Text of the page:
Would Nelsons be a better conductor if he conducted with both hands? I thought his habit of conducting mainly with his right hand, with his left hand grabbing the railing behind him, was something that bothered only me. But people keep coming up to me to ask if I knew why he did that or to tell me how much it irritated them. In recent months, I’ve been thinking it might be a balance problem — that he might actually be supporting himself with his left hand, then lunging forward to turn the page of his score with it, then immediately reaching back to hang onto the railing behind him. When he first arrived, I asked him if he was going to divide the first and second violins and place them on opposite sides of the stage, to create a more spacious, three-dimensional sound, the way James Levine did. He answered that he’d do it only when the music required it. But he’s done that only once, with the composer present to insist on it. Antiphonal violins are harder for both the conductor and the players, and surely need at least two hands to lead them.
Nothing major has so far developed from the BSO’s collaboration with Leipzig's Gewandhaus Orchestra since Nelsons has become the music director for both organizations. More fruitful results have resulted from the appointment of composer-conductor-pianist Thomas Adès as the BSO’s “artistic partner,” with some of the BSO’s best concerts, including the premiere of his own piano concerto, under his direction. Under the new leadership of choral director James Burton, the Tanglewood Festival Chorus has purged some of its senior members, but to my ears isn’t making as beautiful a sound, or articulating words nearly as well, as it did under the late John Oliver. In other news at the BSO, principal flutist Elizabeth Rowe sued the organization this summer under Massachusetts' Equal Pay Law. The situation is quite complicated, but you could read more here.
The Best Of The Celebrities
The Celebrity Series of Boston, as always, offered some of the best music-making I heard this year. I was particularly impressed with the extraordinary duet program by pianist Jeremy Denk and violinist Stefan Jackiw playing the complete Ives sonatas (with the Hudson Shad group singing the hymns and tunes Ives used in his sonatas). Audra McDonald’s Symphony Hall concert was in some ways the warmest, most intimate recital I’ve yet heard her give. She was in spectacularly good voice and seemed completely relaxed in a variety of numbers including Burton Lane and Alan Jay Lerner’s “Hurry, It's Lovely Up Here” (from “On a Clear Day You Can See Forever”), the Gershwin's “Summertime” (a reprise from her spectacular A.R.T. appearance in “Porgy and Bess”), and Sheldon Harnick and Jerry Bock’s “Vanilla Ice Cream” (from “She Loves Me”). I didn’t want it to end.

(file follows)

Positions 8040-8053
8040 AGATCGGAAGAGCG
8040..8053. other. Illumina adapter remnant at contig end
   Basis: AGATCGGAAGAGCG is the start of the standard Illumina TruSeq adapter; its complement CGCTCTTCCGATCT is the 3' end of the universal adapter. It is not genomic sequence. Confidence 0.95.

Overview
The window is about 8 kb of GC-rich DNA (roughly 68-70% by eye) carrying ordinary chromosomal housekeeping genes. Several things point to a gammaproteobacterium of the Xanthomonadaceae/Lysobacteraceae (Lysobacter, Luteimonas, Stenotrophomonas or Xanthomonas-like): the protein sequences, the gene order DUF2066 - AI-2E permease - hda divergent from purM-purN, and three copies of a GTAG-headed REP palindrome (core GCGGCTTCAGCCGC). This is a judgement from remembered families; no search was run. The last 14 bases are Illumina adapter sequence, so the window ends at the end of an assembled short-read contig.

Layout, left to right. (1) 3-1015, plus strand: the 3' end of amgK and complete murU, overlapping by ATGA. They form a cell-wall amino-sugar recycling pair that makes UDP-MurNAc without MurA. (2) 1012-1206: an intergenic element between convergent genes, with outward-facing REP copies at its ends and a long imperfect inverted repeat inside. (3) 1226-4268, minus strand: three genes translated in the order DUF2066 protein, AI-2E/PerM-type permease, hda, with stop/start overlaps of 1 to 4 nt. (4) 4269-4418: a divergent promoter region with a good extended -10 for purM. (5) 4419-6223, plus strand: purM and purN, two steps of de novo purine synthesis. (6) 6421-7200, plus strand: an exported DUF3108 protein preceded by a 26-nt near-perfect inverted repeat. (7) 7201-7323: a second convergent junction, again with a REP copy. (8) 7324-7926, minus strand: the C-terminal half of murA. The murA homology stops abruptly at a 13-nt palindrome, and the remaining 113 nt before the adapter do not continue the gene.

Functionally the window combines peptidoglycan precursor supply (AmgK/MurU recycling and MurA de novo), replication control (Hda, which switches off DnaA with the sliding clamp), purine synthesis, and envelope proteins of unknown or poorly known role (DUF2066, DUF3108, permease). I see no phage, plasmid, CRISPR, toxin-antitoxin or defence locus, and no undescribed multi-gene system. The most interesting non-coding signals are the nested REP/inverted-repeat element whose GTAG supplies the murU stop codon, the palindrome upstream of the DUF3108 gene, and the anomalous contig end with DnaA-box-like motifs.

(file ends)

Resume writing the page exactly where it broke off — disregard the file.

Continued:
More recently, I was excited by the piano recital by Israeli pianist Inon Barnatan, in which he combined movements by a range of composers from Bach to William Bolcom into a single uninterrupted arc (similar to something Jeremy Denk had done several years ago). The recital by violinist Gil Shaham and the elegant pianist Akira Eguchi included a delicious performance of Boston composer Scott Wheeler’s infectious “The Singing Turk” sonata, which uses so-called “Turkish” themes from Italian opera, and an enthralling version of César Franck’s beloved A-minor Sonata.
Some chamber performances I was sorry I couldn’t get to were by Winsor Music (oboist Peggy Pearson’s superb group, now taken over by two other wonderful performers, violinist Gabriela Diaz and clarinetist Rane Moore), and a new series called Glissando, organized by and starring the brilliant pianist Sergey Schepkin.
It Was A (Very) Good Year For Opera
2018 was a good year for opera in Boston. In the spring, Odyssey Opera completed its series of operas about Joan of Arc with Honegger’s “Jeanne d’Arc au Bûcher” and an ultra-rare performance of Verdi’s early “Giovanna D’Arco.” And this fall, Odyssey celebrated the 200th birthday of Charles Gounod with a concert performance of his obscure but grand “La reine de Saba” ("The Queen of Sheba") and his delightful setting of Moliere’s “Le médecin malgré lui” ("The Doctor in Spite of Himself"), with an unforgettable and hilarious star turn by baritone Stephen Salters in the title role.
How many of us realized that Gounod ever wrote a comic opera? Who else but Odyssey Opera would give us the chance to hear it?